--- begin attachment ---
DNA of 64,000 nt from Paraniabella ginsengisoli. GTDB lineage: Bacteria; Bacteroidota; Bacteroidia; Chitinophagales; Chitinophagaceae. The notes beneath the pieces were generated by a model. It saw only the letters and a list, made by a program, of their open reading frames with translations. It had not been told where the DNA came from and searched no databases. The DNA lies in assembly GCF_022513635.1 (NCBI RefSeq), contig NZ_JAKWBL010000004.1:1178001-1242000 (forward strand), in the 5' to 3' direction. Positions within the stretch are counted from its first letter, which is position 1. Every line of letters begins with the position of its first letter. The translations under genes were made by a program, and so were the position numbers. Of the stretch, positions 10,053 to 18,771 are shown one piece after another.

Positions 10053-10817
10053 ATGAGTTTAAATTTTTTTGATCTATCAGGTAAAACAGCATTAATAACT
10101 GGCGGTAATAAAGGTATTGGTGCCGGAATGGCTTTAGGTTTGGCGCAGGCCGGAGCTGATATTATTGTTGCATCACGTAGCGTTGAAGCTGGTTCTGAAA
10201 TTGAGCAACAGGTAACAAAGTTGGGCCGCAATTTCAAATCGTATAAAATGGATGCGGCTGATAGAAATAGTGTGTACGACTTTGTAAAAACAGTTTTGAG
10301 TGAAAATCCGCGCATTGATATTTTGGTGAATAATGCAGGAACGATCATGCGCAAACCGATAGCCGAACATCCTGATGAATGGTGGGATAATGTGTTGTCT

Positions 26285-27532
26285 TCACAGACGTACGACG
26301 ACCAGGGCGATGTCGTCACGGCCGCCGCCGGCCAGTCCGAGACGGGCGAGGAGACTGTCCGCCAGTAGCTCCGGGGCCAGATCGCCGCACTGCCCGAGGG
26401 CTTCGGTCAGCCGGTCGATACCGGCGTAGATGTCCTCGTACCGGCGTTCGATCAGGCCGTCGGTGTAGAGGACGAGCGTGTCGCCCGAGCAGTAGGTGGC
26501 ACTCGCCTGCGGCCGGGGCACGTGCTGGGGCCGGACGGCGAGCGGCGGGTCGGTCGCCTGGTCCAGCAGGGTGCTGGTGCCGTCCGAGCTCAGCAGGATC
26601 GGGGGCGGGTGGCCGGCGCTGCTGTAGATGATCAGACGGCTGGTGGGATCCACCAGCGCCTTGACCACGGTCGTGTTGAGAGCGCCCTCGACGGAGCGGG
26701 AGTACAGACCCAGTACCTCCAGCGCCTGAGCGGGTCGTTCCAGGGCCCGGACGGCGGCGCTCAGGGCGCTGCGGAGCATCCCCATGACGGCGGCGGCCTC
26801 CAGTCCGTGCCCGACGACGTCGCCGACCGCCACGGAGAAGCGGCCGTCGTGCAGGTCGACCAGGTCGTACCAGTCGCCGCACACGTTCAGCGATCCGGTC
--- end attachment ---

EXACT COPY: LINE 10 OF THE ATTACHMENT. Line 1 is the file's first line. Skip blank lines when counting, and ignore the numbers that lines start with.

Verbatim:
26401 CTTCGGTCAGCCGGTCGATACCGGCGTAGATGTCCTCGTACCGGCGTTCGATCAGGCCGTCGGTGTAGAGGACGAGCGTGTCGCCCGAGCAGTAGGTGGC